Dog ears
Most dogs aren’t known for their discriminating taste buds. They’ll lick practically anything — including the ear cavities of other pups.

Why It’s an Unhealthy Habit

According to Dr. Amy Pike, DVM, of Veterinary Behavior Consultations in St. Louis, Mo., both dogs could potentially be at risk.

“If the dog being licked has an ear infection, and is being treated with topical medication, it could cause the dog doing the licking to get an upset stomach, due to ingestion of the medication,” says Dr. Pike, although she adds that such treatments usually aren’t poisonous.

If the dog being licked doesn’t have an ear infection, he may wind up with one.

According to Dr. Pike, the saliva from the other dog’s mouth could lead to a continually moist ear, which is “a nice environment for yeast and bacteria to flourish.” This can cause otitis externa, an external ear infection.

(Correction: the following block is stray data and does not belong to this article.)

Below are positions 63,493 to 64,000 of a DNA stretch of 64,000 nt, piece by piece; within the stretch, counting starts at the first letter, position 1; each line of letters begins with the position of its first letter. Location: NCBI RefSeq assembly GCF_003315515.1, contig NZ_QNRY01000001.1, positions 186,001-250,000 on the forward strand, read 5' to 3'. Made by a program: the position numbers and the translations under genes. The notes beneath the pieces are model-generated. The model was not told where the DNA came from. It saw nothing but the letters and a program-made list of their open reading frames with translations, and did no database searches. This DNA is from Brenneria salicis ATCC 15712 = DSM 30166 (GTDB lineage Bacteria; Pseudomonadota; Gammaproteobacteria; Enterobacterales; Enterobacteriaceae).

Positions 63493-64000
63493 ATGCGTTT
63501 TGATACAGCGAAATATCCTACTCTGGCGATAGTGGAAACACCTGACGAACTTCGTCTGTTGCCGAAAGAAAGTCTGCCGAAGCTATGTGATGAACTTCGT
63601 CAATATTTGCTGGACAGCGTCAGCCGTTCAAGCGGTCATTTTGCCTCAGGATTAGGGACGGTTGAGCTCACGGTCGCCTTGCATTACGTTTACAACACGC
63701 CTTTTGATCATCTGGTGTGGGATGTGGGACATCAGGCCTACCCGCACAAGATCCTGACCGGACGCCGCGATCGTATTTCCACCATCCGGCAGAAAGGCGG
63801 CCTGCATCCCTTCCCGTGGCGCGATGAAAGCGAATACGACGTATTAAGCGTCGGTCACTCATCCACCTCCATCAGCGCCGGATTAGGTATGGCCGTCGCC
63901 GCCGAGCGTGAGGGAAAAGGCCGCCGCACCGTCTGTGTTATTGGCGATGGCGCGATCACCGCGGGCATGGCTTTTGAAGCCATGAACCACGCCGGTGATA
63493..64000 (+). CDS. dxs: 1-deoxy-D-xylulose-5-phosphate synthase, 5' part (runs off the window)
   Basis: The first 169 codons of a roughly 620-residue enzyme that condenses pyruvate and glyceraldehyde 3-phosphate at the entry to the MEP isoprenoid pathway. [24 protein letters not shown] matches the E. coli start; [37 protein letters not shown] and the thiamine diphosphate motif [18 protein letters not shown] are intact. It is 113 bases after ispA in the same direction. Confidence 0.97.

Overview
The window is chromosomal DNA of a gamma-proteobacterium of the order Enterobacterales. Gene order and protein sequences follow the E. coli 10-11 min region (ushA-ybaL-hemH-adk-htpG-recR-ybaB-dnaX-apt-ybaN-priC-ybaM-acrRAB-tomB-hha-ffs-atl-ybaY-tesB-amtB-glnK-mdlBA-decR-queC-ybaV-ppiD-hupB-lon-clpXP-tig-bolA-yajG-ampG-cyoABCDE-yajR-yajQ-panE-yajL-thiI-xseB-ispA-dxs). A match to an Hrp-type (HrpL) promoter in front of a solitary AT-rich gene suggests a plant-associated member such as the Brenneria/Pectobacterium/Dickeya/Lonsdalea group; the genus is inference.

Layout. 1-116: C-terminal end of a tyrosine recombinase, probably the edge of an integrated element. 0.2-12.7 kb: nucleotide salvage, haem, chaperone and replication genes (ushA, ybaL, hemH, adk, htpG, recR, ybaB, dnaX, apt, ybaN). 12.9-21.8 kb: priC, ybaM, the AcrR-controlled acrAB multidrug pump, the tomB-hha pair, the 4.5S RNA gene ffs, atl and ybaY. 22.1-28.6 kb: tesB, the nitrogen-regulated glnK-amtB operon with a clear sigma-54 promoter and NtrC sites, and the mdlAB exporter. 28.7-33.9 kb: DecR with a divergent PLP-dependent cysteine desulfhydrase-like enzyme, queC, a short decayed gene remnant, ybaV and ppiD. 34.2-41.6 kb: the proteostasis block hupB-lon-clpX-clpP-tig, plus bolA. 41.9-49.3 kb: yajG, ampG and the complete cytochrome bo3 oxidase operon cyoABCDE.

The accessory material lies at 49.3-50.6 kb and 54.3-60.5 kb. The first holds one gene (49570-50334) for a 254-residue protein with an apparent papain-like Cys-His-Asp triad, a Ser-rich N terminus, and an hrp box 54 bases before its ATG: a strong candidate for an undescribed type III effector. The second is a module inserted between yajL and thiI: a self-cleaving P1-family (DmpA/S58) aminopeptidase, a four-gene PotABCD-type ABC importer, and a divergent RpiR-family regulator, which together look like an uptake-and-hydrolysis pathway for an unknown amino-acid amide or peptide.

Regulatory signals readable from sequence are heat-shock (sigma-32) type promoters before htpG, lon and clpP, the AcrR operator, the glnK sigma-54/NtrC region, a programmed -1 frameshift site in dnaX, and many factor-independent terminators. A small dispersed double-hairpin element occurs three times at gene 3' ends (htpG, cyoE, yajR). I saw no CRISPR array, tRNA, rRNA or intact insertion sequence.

How to Halt the Behavior

If a dog engages in this behavior frequently, he may have a compulsive disorder that requires veterinary attention. (The dog being licked should also be examined by a veterinarian for signs of an ear infection.)

“He may need more environmental enrichment, something like a long-lasting chew to keep him occupied,” suggests Dr. Pike. “If the licking is truly a compulsive disorder, behavior modification and psycho-pharmacologic intervention may be necessary.”

There’s also another option: the dreaded Elizabethan cone. According to Dr. Pike, sometimes a physical barrier is enough to help interrupt the obsessive behavior.